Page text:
An exceptional object from the Palmwood wreck can be seen for the next six months at Museum Kaap Skil
(in Oudeschild on the island of Texel). A gilt silver cup, expertly restored after a stay of almost four centuries in the sea bottom, is being displayed in the exhibit Diving in Details. Expert Jan Beekhuizen, known from the television program Kunst & Kitsch (~Art & Fake), calls it Exceptional, if not unique, that such a find surfaces from a ship wreck.
A specially designed showcase allows the viewer to observe the gilt cup from all sides. Details can be seen and enlarged on a touchscreen. The cup is decorated with driven flower patterns and mascarons, ornaments representing faces. The cup was unveiled at the Rijksmuseum on March 7 by deputy Jack van der Hoek and museum manager Corina Hordijk, together with the presentation of a report on the Palmwood wreck collection.
The discovery of the Palmwood wreck by divers from Texel and the unusually rich finds surfaced from this wreck created a worldwide sensation in 2016. The lovely silk dress and other luxury garments and personal belongings from the wreck made it clear that the cargo being transported by the ship belonged to very wealthy, perhaps even royal people. Even the gilt silver cup fits this picture. Only the richest could afford such an object.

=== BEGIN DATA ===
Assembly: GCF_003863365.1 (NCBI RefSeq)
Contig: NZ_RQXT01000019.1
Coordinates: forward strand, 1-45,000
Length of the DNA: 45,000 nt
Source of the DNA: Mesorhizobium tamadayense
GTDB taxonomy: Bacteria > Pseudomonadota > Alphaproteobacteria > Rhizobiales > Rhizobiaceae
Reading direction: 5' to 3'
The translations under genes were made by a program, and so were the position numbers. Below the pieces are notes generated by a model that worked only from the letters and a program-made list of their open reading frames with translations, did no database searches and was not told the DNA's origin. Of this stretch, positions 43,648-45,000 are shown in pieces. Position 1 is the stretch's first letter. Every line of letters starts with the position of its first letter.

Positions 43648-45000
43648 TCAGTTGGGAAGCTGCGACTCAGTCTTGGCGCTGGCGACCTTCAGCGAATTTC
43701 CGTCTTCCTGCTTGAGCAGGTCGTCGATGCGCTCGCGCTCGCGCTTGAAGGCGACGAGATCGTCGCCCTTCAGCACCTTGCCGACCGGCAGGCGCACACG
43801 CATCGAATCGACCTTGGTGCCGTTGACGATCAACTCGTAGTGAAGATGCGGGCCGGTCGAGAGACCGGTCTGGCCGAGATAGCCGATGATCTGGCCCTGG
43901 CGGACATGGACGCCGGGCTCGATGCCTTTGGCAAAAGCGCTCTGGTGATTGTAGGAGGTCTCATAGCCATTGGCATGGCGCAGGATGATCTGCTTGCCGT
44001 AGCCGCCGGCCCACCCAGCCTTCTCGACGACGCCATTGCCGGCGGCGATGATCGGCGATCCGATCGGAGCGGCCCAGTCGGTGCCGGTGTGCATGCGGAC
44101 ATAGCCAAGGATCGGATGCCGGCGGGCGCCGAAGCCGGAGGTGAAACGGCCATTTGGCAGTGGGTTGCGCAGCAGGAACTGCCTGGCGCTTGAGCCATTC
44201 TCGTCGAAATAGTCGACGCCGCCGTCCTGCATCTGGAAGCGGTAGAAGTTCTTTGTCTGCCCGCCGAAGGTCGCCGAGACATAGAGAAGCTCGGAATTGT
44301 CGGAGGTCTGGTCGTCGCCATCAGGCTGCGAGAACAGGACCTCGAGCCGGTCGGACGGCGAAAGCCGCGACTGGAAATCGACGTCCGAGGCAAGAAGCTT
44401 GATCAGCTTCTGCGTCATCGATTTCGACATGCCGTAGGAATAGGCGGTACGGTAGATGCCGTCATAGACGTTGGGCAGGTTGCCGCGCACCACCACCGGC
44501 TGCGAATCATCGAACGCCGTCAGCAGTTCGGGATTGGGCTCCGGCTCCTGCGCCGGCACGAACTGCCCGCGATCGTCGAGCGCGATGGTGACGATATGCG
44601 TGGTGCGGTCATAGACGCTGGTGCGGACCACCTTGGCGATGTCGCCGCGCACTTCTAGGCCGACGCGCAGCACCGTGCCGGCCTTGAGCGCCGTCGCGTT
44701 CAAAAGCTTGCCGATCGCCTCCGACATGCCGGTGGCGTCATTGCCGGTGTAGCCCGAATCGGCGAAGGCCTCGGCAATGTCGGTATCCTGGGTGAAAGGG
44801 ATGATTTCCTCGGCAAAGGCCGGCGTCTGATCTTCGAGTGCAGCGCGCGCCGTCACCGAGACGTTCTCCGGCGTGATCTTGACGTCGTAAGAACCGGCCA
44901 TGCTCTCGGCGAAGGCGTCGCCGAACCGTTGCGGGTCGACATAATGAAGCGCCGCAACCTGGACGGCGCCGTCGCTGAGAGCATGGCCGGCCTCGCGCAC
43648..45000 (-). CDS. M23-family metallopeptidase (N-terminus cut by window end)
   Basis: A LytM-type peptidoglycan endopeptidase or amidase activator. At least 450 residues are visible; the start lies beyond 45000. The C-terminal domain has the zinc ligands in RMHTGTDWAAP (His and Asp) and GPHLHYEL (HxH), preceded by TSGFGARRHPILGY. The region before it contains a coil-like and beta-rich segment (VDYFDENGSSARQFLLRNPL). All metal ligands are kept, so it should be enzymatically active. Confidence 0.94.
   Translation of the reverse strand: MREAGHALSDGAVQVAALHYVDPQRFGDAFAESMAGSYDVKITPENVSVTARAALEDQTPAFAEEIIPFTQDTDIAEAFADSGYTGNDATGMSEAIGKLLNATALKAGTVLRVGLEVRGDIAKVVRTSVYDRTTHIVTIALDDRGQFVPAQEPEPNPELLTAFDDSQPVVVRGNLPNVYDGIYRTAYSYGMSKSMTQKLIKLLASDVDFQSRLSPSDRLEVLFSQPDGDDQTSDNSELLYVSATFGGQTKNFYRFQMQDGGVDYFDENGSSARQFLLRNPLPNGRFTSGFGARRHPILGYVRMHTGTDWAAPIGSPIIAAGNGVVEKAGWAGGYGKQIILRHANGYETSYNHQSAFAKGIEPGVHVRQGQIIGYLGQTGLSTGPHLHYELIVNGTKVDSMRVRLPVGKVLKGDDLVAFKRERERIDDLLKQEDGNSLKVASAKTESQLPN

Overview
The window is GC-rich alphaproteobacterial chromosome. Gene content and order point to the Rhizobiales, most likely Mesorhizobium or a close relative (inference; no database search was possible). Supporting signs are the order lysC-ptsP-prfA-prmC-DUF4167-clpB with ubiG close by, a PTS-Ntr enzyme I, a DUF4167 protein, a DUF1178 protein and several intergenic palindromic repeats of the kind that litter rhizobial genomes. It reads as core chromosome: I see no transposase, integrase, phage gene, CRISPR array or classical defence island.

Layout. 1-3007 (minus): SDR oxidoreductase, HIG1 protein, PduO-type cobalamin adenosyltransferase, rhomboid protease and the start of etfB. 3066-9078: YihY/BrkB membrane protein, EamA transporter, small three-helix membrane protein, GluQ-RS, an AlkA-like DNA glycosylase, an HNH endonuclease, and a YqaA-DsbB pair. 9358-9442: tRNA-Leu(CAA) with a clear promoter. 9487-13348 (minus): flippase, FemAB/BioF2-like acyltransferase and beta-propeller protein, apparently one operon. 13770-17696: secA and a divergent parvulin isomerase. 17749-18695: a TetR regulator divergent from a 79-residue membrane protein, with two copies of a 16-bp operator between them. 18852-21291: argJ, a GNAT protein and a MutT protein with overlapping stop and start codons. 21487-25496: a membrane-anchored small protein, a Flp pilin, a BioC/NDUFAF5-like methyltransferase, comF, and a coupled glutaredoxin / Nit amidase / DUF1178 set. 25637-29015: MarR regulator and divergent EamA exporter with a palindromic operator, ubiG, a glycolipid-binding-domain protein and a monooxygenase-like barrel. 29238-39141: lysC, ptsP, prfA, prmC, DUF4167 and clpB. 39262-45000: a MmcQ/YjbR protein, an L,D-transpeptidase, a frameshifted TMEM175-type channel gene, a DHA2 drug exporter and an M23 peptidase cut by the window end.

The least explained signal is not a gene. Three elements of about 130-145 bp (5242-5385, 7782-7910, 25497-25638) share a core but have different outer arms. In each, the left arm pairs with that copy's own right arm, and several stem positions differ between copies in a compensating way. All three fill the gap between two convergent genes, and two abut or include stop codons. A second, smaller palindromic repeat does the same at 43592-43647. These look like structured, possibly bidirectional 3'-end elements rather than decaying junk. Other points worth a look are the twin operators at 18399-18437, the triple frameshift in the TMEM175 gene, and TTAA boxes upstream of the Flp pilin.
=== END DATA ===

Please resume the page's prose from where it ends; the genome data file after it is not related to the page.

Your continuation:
The wreck of the ship and almost four centuries lying in the sea bottom have taken their toll: the cup surfaced partially flattened and broken into three parts. In addition, there were dark corrosive bumps on the surface. Experts from the restoration workshop Restaura have carefully removed the deposits, reattached the loose parts and restored the cup to its original shape. The war god Mars, standing on the lid of the cup, has lost his shield, but otherwise the cup is more or less whole.
In the exhibit Diving in Details in Museum Kaap Skil, there is also a painting from the 17th century depicting such a cup. This shows what function the cup served: people used it to display their wealth. The Palmwood wreck was once a heavily armed fluyt (straatvaarder), destined for trade in the Mediterranean. The ship sank in the 17th century on the Roads of Texel. It is still unknown who the owner of the ship and the cargo was.